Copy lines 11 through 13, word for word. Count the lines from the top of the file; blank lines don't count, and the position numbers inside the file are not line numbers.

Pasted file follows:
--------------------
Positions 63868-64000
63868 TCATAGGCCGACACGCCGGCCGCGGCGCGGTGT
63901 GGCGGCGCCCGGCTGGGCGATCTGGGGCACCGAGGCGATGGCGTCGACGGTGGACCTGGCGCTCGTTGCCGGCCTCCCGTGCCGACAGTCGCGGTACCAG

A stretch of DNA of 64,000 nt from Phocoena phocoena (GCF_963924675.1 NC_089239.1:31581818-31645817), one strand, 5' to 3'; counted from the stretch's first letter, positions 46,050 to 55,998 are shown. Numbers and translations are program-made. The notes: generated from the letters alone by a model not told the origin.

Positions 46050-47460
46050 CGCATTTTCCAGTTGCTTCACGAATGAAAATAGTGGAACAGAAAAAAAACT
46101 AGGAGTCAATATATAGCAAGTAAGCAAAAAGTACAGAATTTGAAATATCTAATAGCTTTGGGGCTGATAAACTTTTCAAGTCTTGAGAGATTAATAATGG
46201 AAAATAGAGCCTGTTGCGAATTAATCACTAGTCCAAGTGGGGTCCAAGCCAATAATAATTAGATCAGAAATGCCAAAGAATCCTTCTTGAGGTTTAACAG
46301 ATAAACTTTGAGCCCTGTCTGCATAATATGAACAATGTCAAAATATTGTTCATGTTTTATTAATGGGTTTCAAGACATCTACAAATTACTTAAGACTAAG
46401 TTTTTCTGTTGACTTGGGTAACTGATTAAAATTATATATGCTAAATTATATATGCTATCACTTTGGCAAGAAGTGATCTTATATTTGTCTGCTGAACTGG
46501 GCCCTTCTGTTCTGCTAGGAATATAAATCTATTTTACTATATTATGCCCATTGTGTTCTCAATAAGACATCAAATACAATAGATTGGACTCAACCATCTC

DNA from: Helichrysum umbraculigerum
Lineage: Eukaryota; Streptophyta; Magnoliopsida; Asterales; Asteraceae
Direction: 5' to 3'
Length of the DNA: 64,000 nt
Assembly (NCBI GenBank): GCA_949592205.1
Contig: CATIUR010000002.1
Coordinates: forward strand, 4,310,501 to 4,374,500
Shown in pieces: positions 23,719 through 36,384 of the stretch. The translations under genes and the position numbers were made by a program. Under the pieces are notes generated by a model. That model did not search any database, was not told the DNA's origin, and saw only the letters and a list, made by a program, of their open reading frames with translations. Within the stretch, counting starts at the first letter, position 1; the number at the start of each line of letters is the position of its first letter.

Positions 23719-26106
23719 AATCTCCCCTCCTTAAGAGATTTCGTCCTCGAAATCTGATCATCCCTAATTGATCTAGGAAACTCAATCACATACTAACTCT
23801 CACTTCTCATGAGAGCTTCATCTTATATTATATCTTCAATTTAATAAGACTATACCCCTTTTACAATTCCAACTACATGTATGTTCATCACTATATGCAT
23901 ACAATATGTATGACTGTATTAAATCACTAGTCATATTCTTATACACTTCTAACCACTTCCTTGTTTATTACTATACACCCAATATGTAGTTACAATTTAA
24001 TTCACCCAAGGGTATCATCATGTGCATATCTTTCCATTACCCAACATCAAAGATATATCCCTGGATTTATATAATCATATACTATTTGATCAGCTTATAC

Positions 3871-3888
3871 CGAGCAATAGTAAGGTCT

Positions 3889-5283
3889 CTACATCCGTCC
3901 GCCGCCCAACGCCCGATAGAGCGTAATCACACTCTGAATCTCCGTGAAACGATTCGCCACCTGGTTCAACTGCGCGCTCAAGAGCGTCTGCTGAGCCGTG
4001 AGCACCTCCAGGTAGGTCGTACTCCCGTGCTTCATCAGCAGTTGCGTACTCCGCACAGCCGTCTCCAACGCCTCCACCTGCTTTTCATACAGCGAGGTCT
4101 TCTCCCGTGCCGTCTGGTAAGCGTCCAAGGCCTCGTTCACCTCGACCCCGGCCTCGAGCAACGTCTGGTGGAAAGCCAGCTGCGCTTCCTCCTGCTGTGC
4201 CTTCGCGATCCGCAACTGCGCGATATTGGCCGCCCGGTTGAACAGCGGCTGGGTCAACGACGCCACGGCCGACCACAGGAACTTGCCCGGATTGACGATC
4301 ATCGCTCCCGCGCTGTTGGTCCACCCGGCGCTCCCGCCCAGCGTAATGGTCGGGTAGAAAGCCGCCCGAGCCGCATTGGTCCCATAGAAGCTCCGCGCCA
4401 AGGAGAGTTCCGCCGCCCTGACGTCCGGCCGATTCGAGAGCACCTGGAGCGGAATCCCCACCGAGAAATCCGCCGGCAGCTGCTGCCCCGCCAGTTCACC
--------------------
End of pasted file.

46501 GCCCTTCTGTTCTGCTAGGAATATAAATCTATTTTACTATATTATGCCCATTGTGTTCTCAATAAGACATCAAATACAATAGATTGGACTCAACCATCTC

DNA from: Helichrysum umbraculigerum
Lineage: Eukaryota; Streptophyta; Magnoliopsida; Asterales; Asteraceae